4. Prefix/suffix calisthenics. Find a list of the 1000 most common English words, and find the common beginning and endings. Then, do exercises with them. pre-, th-, dr-, -ing, -tion, -ed, -es, -ation, etc. should all be "mental macros," patterns that happen without thinking. So, you can do something as laborious as: aing bing cing ding eing fing ging ... tha thb thc thd the thf thg thh thi thj ... or something more imaginative (e.g. better to practice real words than meaningless patterns).
5. Parsing. This is the technique of taking a word apart mentally into pieces you've practiced before. When a person starts typing, it's one letter at a time, and the only pattern is the "double" pattern (bookkeeper, door, etc.). Then, certain things become automatic: -ing, etc. What you want to do is get really fast at seeing a word, and thinking of the two or three little pieces (usually syllables, but not always) that make it up, so that you're typing pieces rather than letters. For ex-am-ple, in a sen-ten-ce like this, my men-tal way of di-vi-d-ing words is some-thing like this. Fast typing is not a smooth flow of letters, but a smooth flow of bursts of letters. As you get better, the bursts get longer, and you know more of them; for me, 70 to 90 percent of the words I type in normal letter writing are single bursts; so when I make a typo, an entirely different word than the one I'm intending comes out (usually just starting with the same letter as the desired word), rather than wrong letters (which occur only in obscure words).
The problem with all these techniques is that the most effective way to do them is a computer program (which nobody has built yet, though I'm hoping my web page on the subject will be inspirational), and the second best way is to understand the principles, and make up exercises yourself as you go. Trying to impose exercises on someone else who doesn't understand the principles is difficult. So, I'd say that you need to figure out a good way to teach your students to teach themselves. Oh, one last exercise, one which is pretty easy to teach. When you're typing from text (as opposed to out of your head), practice by typing each word repeatedly until you feel you're getting near your target speed, then move on to the next word. Do a paragraph this way, then repeat it (should be shorter), then repeat it again (should be shorter still). Then go on to the next paragraph. Cycle back to the original paragraph after ten minutes, to reinforce what you've learned. Etc. Let me know how this works out. For where you are, there are two things to focus on:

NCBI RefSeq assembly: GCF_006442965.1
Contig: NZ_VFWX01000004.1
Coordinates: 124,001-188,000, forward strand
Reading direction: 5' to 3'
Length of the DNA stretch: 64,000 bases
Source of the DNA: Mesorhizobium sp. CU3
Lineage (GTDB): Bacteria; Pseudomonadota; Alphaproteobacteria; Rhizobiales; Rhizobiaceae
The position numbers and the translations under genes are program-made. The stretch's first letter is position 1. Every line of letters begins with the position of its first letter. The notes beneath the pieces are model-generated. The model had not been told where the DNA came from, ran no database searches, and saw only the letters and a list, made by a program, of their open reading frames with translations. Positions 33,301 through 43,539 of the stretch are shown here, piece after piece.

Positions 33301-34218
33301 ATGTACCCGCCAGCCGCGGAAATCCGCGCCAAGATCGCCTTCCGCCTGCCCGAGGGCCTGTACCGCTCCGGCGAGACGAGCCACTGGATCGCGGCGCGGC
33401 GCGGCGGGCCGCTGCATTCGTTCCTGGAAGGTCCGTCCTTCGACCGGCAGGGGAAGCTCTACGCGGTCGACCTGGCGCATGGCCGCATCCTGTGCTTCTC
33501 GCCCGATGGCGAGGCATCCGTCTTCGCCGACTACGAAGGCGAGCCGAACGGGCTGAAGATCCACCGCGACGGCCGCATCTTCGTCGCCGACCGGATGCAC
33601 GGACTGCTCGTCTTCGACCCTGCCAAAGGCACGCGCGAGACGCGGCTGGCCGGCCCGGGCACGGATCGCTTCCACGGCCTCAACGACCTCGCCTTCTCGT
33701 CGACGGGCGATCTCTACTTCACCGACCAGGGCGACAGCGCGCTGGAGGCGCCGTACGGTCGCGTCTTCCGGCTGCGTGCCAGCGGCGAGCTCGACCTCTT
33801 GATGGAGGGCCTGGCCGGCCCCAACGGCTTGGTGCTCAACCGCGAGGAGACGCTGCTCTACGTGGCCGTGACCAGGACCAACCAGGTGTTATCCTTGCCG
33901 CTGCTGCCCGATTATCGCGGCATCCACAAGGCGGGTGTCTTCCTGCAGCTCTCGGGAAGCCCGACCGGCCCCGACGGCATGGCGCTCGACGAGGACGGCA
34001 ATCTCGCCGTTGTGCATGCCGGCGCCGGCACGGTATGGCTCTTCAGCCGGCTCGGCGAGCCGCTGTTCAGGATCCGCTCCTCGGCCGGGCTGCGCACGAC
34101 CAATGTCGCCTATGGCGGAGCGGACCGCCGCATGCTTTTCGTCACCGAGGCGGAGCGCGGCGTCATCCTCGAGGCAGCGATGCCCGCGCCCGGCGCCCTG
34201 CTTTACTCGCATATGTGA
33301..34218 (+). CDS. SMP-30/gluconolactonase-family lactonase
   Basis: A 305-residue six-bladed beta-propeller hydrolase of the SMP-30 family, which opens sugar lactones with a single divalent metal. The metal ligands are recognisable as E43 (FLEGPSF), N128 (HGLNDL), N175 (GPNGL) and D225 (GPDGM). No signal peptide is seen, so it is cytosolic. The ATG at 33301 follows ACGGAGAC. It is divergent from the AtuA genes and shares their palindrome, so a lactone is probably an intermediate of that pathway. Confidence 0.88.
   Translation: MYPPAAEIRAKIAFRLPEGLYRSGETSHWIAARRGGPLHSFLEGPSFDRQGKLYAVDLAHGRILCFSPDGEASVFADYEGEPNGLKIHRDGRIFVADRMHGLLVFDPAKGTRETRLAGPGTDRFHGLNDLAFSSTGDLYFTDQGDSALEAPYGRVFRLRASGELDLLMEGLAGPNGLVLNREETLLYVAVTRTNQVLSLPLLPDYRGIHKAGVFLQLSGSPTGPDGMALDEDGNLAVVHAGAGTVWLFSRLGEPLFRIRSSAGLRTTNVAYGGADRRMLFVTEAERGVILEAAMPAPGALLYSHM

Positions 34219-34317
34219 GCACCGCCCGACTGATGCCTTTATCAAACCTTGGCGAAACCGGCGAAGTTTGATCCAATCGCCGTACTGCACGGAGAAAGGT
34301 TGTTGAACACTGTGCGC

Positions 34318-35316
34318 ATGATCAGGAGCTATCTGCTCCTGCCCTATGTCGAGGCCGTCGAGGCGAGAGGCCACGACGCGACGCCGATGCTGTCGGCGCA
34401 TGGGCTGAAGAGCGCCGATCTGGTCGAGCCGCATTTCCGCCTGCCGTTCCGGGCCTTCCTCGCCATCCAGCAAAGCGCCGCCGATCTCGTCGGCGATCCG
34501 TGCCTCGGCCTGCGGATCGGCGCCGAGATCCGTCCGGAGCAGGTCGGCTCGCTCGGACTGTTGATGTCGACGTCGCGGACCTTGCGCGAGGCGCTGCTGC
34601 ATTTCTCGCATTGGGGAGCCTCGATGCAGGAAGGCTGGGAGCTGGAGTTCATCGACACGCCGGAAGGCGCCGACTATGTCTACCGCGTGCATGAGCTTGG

(1) Figure out which keys are slowing you down, and speed them up. For example, if you're slow with 'w', then do lots of words with 'w' in them, until you feel like 'w' is no problem.
(2) Learning how to type in groups. For example, 'th' is a very common group. So practice doing 'th' words: these, those, them, this, that, the other. Good luck. Stephen It sounds like you've gotten to a plateau at which you're able to do a certain kind of careful typing, but unable to learn new skills. This is only natural; once you're get to the point where your level of typing occupies you mentally, you don't have much attention left over for learning new things, and learning is essential to improving your speed. My suggestion would be to stop doing exercises which force you to type one word after another and instead work on learning how to type common short words and groups of letters fast, by doing things more consciously and with enough repetition to allow you to learn something. Here's how to do this: Take some sample material. For each word, look at it, think about how you're going to type it, about where all the letters are on the keyboard and how you're going to move your fingers to them. Then type it. If you feel like it was a faster-than-average word, type it again a few more times, and move on. If it's slower-than-average, or if it took too much work or too much effort to type (or if it was in any way awkward or uncomfortable), break it into small enough chunks that you can type the chunks easily, and practice the chunks separately until they're fast, then practice them in combination. When you're done with a paragraph, don't go on to the next paragraph, but instead repeat it three or four times (spending less time on word-by-word practice each time). With this kind of practice, you'll be learning how to parse words into chunks you recognize. The important thing here is to break the words into chunks that are common between words, and which make sense to you. For example, for me, the word practice is pr ac tice. As you practice, your "repertoire" of fast-type-able chunks will grow, and the chunks will get longer (for example, "longer" for me is one chunk, but chunk is still ch u nk).